Nova Siri is situated in a panoramic position
close to the Jonic Coast in the Gulf of Taranto.
It was capital of Siritide and known by the name of Siris
(VII century BC) and was part of the Magno Greek colonies
of the Jonic Coast. Later the inhabitants migrated inland
giving birth to the present day centre.
The Romans called it Castrum Boletum.
Carlo I of d’Angiò gave it in fief to the Monfort
family and in 1319 it passed to the Sangineto family then
the Sanseverino (1447), Montenegro, De Castro (1505), Montalbano,
Raimondi (1596) and finally the Crivelli family (1717) who
kept it until 1806, the year of abolition of feudal rights.
The City participated in the motions of 1820-21, hosting a
Rivendita Carbonara (Smaller city associations linked to the
Carbonari movement which promoted independent ideas) and motions
which took it to unification into the Reign of Italy (1861).
Nova Siri was gravely damaged by terrible seismic activity
in 1857 and then was further offended by brigandism.
It was called Bollita until 1872, a name deriving from the
Latin Boletus, which signifies mushroom.
At the beginning of the 20th century it experienced the sad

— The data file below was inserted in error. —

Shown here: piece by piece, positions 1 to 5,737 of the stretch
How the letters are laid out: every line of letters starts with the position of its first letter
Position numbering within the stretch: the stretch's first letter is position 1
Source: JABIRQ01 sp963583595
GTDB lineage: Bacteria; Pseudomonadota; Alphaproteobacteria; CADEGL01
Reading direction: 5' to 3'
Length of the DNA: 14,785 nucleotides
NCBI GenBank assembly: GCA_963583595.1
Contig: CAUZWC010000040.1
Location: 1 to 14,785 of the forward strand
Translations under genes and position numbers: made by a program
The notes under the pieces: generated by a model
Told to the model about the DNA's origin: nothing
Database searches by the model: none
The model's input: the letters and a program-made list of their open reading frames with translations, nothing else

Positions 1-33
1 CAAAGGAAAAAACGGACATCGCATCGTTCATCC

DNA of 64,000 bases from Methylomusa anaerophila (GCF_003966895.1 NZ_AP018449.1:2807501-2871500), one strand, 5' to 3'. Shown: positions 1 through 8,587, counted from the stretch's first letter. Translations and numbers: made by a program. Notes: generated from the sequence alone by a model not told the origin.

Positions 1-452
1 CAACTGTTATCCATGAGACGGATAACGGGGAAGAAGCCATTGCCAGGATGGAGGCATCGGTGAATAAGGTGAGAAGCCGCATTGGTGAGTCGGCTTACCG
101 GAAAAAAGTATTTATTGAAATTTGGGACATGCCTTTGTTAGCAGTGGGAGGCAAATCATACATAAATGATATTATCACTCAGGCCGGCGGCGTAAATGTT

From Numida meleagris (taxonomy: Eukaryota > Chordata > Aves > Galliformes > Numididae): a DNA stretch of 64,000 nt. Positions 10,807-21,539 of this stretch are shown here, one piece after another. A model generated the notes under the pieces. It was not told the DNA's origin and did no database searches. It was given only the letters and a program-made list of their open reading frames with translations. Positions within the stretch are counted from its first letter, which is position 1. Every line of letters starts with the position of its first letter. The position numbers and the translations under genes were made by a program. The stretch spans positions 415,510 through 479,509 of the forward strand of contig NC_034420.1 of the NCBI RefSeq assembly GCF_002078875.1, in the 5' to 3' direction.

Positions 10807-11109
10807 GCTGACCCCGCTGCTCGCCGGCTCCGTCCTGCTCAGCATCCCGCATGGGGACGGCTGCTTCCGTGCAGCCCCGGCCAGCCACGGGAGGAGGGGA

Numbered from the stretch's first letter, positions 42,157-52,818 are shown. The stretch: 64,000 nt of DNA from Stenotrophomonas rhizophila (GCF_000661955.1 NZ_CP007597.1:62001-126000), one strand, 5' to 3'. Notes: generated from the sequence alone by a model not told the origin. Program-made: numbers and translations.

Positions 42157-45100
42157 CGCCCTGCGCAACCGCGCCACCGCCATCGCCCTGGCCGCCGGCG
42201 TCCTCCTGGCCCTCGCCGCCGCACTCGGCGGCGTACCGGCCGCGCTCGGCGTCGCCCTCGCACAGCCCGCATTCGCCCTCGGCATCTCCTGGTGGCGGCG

migration phenomenon, which was interrupted only when the
lands of Metapontino were reclaimed then used for agriculture
and later with the birth of the seaside tourist industry.
A visit to the City
In the higher part of the City is where one will find the
Castle, today used as a private dwelling. The Rione Porticella
is very characteristic and contains “Lamie,” which
are interlaced arches with crossed vaults.
The Santa Maria Assunta Mother Church is also interesting,
with its Baroque façade and paintings from the ‘700s
in its interior. Nearby, one can also visit the Annunziata
In the Sant’Alessio district, one can visit two Roman
baths containing sulphurous water. Other testimonies from
the distant past are the remains of the Imperial Villa of
Cigno dei Vagni.
Place of interest
The Castle; S. Maria Assunta Mother Church; Rione Porticella;
Roman Baths in the S. Alessio District; Annunziata Chapel;
Sulla Chapel; Ruins of Villa Romana di Cigno dei Vagni; Bollita
Tower (1520) on the Jonic Coast; Seaside centre of Marina
in Nova Siri.
Feast of San Giuseppe on 19th March; Feast of Sant’Antonio
on 13th June, Feast of the Madonna of Carmine on 16th June.